A Survey of Evil Children in Literature


We all know adults can be evil, but in the modern era we are still under the impression that children are born good. Which is why it scares the bejesus out of us to imagine a reality where wicked children reign. The youth below range from the ambiguously bad (e.g., Miles in Turn of the Screw) to the Antichrist (e.g., Damien in The Omen), with eight other stories in between. Is there any bad seed we missed, dear readers? Let us know in the comments section below.

Veda from Mildred Pierce by James Cain

This 1941 hard-boiled novel is set during the Great Depression and involves a working mother willing to do anything for her prissy eldest daughter, Veda, who displays open contempt for anyone she deems “provincial.” The girl is spoiled rotten, and she’s ready and willing to do what it takes to promote her singing career, even if it means becoming a W-H-O-R-E. Mildred Pierce serves as a cautionary tale for helicopter mothers.

Jack from Lord of the Flies by William Golding

In this 1954 debut novel by William Golding, a group of British schoolboys rule by tyranny while stuck on a deserted island after their plane crashes. As the only survivors, the boys take matters into their own hands, and eventually Jack goes off the rails and gets really into face painting before the hunts. Glasses are stolen, a pig is slaughtered, and a boy is eventually crushed by a boulder. See what happens when children are left to their own devices?

Damien from The Omen by David Seltzer

What happens when you adopt a baby of unknown origins? You run the risk of the child being the Antichrist. One nanny hangs herself and the other challenges the authority of the parents; all the while, Damien is being followed by a sinister black dog which will not leave the family alone. Eventually, the son of the Devil becomes a CEO and friends of the President, proving that people in power really are Satan’s handmaidens. Seltzer’s 1976 novel/film continues to serve as a powerful lesson against adoption and the hiring of uppity nannies.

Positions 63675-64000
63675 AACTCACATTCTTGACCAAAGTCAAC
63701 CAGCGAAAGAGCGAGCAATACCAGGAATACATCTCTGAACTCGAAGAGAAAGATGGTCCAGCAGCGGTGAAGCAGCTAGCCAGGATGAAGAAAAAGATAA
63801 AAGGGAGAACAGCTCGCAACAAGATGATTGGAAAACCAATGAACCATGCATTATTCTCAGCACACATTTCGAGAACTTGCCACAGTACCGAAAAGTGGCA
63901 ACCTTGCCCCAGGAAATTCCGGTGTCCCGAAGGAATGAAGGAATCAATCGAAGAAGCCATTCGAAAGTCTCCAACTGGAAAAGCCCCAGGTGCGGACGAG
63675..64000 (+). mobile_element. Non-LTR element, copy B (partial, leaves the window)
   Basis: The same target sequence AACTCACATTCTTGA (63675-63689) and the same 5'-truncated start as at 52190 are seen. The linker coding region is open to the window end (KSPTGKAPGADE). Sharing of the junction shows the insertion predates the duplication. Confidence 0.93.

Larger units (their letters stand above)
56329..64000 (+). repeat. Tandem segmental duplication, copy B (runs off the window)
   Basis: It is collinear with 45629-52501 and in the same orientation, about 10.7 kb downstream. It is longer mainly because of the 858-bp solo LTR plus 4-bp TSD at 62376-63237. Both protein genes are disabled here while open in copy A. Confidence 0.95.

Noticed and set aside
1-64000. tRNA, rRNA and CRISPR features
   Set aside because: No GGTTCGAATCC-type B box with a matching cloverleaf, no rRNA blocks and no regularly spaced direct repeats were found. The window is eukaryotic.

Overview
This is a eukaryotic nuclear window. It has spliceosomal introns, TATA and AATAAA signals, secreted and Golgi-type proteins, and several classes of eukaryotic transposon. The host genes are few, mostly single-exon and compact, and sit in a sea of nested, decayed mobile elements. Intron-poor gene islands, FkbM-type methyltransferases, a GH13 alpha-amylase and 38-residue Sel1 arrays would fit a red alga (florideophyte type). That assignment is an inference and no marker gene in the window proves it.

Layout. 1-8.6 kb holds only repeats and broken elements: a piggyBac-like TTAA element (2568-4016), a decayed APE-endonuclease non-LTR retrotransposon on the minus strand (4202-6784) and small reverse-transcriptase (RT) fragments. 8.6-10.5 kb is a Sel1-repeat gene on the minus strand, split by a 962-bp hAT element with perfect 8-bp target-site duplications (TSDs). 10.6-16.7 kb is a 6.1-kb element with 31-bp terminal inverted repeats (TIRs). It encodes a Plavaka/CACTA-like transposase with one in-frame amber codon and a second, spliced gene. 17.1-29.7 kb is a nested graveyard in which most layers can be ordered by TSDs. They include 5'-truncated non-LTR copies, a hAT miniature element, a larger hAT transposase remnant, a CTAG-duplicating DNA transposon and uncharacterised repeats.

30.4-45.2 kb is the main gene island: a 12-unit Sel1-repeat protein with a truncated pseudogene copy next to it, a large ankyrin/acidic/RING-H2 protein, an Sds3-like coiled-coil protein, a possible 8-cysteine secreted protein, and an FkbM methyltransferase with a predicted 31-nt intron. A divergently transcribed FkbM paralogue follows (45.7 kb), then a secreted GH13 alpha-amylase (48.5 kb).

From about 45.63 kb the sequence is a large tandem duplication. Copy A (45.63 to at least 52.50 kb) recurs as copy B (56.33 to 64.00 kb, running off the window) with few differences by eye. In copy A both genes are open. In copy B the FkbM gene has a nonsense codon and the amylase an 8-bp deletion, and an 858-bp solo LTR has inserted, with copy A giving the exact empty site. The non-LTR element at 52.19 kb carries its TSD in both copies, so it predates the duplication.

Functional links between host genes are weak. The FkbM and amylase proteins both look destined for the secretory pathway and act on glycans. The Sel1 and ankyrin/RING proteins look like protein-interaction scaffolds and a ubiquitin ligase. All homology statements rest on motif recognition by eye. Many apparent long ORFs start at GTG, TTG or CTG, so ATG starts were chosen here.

Patrick from IT by Stephen King

Stephen King’s 1986 horror novel stars a murderous, child-eating clown, and although there is a gang of boys who are inveterate bullies, Patrick Hockstetter stands out as the true sociopath. The teenager killed his baby brother, and even trapped a number of animals in a refrigerator for kicks. Oh, and he’s also gay. The homosexual agenda is revealed!

Miles from Turn of the Screw by Henry James

This 1898 novella features a charming young boy named Miles, whose expulsion from boarding school is never questioned by his meek governess. The issue is that Miles and his sister, Flora, see ghosts, though the governess cannot discern whether their reaction is of “jubilation or terror.”

Veruca from Charlie and the Chocolate Factory by Roald Dahl

Rich children can be very spoiled, evil little things. Case in point: Veruca Salt. The English mink-wearing brat is treated like a princess, although she has serious temper tantrums when she doesn’t immediately get what she wants and browbeats her father into abusing the already overworked employees in his factory. Oddly enough, David Seltzer, the writer of The Omen, reportedly helped write part of the screenplay of Willy Wonka and the Chocolate Factory.

Nellie from Little House on the Prairie by Laura Ingalls Wilder

You may not think at first that anyone in Little House on the Prairie was evil, but we can assure you that Nellie Oleson Dalton was a very bad seed. This wealthy blonde bully lords her position as a member of the nouveau riche over her peers, even though her parents really only own a store in town, which is not that big of a deal.

Rhoda The Bad Seed by William March

This disturbing novel about an eight-year-old budding serial killer was nominated for the 1955 National Book Award, but some guy named William Faulkner won instead. Ah well. Rhoda, the little girl in question, lacks remorse for her deeds, though, like many sociopaths, she is able to successful charm adults while instilling fear in children.

Ben from The Fifth Child by Doris Lessing

Ben was a difficult, unplanned pregnancy, and is born covered in hair. His murderous impulses threaten children and small animals around him, and eventually his family decides to place him in an institution. After some time, he is brought back home, but is unable to adapt to life within this previously happy family.

Niles from The Other by Thomas Tryon

This novel is set in the 1930s and involves identical twin brothers, Niles and Holland Perry, who grow up on the family farm and involve themselves in various acts of mischief until a fateful day when their secret ring is discovered. Niles shows that he is capable of terrible acts of violence as he plays the role of an impostor.